Inside The Hedge Funds - An Outlook Of A Billions Of Dollars Game


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A fund is basically accumulation of money designed to serve a purpose.

Like its pretty simple what a mutual fund does. Collects money from people. Buy stocks and hold. Sometimes sell and then buy others.

If those stocks appreciate, you make money.

And a venture capital fund seek private companies to invest money and make multifold returns in mid to long term.

They invest in startups. Own a part of the company. And as the value of company appreciates, they make money.

Similarly there are pension funds, endowment funds, private equity funds etc having their own specific objectives.

And then there are hedge funds. An altogether separate class of investment vehicle. Much less known or talked about.

They employ a host of strategies to mitigate risk of their investors. It might be difficult for a layman to understand all the techniques they use.

But, the exciting part is the money involved and the kind of money hedge fund managers make.

Is each and everyone of them a billionaire?


But most of them possess substantially more wealth than and average American.

Because of their ability to charge hefty fees from their customers. Industry standard being a 2/20 rule. 2% management fee of the total assets under management. And 20% straight off of the profits earned.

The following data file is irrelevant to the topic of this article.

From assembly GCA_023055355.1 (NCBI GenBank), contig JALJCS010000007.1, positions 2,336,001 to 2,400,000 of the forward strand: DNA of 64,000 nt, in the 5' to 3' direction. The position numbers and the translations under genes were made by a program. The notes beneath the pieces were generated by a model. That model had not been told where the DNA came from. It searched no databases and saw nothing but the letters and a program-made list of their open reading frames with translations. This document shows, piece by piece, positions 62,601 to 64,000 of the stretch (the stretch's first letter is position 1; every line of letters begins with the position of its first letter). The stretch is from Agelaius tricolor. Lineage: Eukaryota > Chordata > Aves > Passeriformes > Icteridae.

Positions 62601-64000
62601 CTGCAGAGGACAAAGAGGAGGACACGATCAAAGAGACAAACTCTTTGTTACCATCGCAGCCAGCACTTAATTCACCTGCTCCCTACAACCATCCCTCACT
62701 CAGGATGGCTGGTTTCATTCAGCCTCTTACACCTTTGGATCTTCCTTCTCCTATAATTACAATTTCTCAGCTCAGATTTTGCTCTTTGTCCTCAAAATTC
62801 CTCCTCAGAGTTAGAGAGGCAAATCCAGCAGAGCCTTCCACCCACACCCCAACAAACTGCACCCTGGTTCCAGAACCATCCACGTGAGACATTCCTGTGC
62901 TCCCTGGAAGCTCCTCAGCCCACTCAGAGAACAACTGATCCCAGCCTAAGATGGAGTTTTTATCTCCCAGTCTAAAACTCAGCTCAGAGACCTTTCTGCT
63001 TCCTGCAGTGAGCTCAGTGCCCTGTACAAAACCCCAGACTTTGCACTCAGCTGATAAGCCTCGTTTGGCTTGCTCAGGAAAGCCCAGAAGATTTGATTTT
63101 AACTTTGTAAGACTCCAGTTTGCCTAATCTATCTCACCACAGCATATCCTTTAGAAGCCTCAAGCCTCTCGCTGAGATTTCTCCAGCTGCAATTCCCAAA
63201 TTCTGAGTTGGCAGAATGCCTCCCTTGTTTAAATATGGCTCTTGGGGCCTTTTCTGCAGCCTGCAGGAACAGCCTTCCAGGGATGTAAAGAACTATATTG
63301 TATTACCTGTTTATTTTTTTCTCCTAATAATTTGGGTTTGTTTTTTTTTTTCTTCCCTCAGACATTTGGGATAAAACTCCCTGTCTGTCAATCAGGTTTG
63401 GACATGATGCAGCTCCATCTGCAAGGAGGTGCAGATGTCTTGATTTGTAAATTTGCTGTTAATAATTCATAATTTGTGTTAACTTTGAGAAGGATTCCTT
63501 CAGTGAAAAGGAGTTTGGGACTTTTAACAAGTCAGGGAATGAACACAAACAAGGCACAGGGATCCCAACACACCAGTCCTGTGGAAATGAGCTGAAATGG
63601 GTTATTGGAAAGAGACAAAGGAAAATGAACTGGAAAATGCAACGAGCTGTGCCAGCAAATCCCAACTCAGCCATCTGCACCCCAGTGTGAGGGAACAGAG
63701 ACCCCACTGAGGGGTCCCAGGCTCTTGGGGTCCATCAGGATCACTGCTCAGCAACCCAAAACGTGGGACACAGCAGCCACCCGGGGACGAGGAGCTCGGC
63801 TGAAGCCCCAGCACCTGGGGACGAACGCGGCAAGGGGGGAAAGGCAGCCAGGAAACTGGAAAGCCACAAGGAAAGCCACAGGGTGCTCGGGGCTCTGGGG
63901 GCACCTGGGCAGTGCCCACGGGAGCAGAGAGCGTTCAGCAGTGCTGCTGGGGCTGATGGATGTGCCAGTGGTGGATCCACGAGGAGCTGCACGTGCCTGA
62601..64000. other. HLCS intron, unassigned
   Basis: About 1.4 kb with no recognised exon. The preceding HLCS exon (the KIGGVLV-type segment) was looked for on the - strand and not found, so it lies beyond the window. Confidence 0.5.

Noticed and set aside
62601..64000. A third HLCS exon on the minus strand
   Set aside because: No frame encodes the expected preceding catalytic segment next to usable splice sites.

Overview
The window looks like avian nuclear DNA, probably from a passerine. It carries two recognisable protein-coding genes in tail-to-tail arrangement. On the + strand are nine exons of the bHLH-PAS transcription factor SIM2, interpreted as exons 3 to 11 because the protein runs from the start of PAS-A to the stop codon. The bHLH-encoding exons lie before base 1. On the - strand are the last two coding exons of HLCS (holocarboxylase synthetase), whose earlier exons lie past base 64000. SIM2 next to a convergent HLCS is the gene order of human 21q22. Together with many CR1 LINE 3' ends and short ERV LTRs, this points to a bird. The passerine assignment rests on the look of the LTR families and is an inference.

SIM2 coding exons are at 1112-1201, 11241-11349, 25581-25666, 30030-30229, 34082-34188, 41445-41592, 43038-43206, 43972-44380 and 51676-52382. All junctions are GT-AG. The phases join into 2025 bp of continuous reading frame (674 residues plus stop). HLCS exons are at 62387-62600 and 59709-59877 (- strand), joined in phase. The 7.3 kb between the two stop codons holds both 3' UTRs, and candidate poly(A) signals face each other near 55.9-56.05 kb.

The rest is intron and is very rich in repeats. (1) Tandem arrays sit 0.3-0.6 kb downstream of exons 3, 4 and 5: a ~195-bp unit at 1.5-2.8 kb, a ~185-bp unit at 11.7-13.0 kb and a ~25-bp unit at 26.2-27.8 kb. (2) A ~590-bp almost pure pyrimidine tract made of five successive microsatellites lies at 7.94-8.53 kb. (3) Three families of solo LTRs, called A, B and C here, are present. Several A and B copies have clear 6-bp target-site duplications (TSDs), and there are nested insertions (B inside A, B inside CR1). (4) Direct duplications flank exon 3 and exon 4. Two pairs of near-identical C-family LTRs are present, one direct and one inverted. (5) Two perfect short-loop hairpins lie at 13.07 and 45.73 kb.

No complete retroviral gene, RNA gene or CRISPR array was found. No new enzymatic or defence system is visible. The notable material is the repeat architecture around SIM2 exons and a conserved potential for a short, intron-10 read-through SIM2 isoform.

Which is not something strictly followed. With a lot of funds running around lately. There is competition. Managers work out the profit share and fee structure with investors. And arrive on some mutually agreed payment terms.

Still the best paid hedge fund managers made $7.7 billion in 2018. Not bad? - Ahh, peanuts - According to CNBC, "top 25 headge fund managers made $32 billion in 2020". How's that?

A hedge fund rewarding system is asymmetric. Means manager keeps a portion of the profits. But do not share in loses.

If a manager suffers loss, he starts taking higher risks until the profit shows up.

And then there are regulations by government about who can invest. Like someone who earns more than $200k is considered as an accredited investor and is eligible to pool his money.

But also there are limits on minimum capital required varying from fund to fund.

Sometimes, the minimum investment amount is $100M in case of larger funds. And no less than $1M for the smaller ones.

The number of investors can not exceed 500. And funds may further restrict this limit and choose not to have more than 50 investors.

Because ultimately it's convenient to deal with 10 guys paying you $100 each than 100 paying you $1.

And It's so easy to become a hedge fund manager.

I am not kidding. Anyone can start a hedge fund. It doesn't require any license, minimum amount of money or special skills. And there aren't any barriers to entry.

But then why doesn't everyone start a hedge fund? Why doesn't everyone become a hedge fund manager?


Because it hardly guarantees any income. In fact there is no career more risky than hedge fund industry.

Most people who enter it fail.

It is not difficult to be a hedge fund manager. Like it is not difficult to be an entrepreneur.

It's just difficult to be successful.

If you'll run a fund of less than 50M. It would be hard to make more than 1M consistently every month. No one wins every time.